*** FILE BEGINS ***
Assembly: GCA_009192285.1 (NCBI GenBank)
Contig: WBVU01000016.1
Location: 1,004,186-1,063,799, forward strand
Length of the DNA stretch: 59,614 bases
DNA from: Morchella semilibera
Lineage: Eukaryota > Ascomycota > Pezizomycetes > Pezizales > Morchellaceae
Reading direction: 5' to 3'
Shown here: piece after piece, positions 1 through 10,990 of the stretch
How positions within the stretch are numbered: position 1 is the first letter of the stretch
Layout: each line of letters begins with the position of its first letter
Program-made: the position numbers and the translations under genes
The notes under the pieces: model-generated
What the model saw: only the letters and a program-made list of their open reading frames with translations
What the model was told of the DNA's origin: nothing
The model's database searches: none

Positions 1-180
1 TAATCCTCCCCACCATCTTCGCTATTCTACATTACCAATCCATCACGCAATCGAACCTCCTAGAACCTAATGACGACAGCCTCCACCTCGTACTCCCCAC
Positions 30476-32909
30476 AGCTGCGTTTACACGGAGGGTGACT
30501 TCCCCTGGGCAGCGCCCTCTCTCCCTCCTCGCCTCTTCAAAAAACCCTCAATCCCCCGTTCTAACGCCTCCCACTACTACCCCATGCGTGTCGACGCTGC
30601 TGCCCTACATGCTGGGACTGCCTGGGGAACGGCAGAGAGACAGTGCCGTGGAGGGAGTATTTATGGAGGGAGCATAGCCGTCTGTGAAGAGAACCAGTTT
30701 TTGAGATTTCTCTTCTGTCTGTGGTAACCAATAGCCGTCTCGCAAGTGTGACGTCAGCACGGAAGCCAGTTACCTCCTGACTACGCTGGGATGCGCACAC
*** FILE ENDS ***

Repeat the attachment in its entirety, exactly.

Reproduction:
Assembly: GCA_009192285.1 (NCBI GenBank)
Contig: WBVU01000016.1
Location: 1,004,186-1,063,799, forward strand
Length of the DNA stretch: 59,614 bases
DNA from: Morchella semilibera
Lineage: Eukaryota > Ascomycota > Pezizomycetes > Pezizales > Morchellaceae
Reading direction: 5' to 3'
Shown here: piece after piece, positions 1 through 10,990 of the stretch
How positions within the stretch are numbered: position 1 is the first letter of the stretch
Layout: each line of letters begins with the position of its first letter
Program-made: the position numbers and the translations under genes
The notes under the pieces: model-generated
What the model saw: only the letters and a program-made list of their open reading frames with translations
What the model was told of the DNA's origin: nothing
The model's database searches: none

Positions 1-180
1 TAATCCTCCCCACCATCTTCGCTATTCTACATTACCAATCCATCACGCAATCGAACCTCCTAGAACCTAATGACGACAGCCTCCACCTCGTACTCCCCAC
Positions 30476-32909
30476 AGCTGCGTTTACACGGAGGGTGACT
30501 TCCCCTGGGCAGCGCCCTCTCTCCCTCCTCGCCTCTTCAAAAAACCCTCAATCCCCCGTTCTAACGCCTCCCACTACTACCCCATGCGTGTCGACGCTGC
30601 TGCCCTACATGCTGGGACTGCCTGGGGAACGGCAGAGAGACAGTGCCGTGGAGGGAGTATTTATGGAGGGAGCATAGCCGTCTGTGAAGAGAACCAGTTT
30701 TTGAGATTTCTCTTCTGTCTGTGGTAACCAATAGCCGTCTCGCAAGTGTGACGTCAGCACGGAAGCCAGTTACCTCCTGACTACGCTGGGATGCGCACAC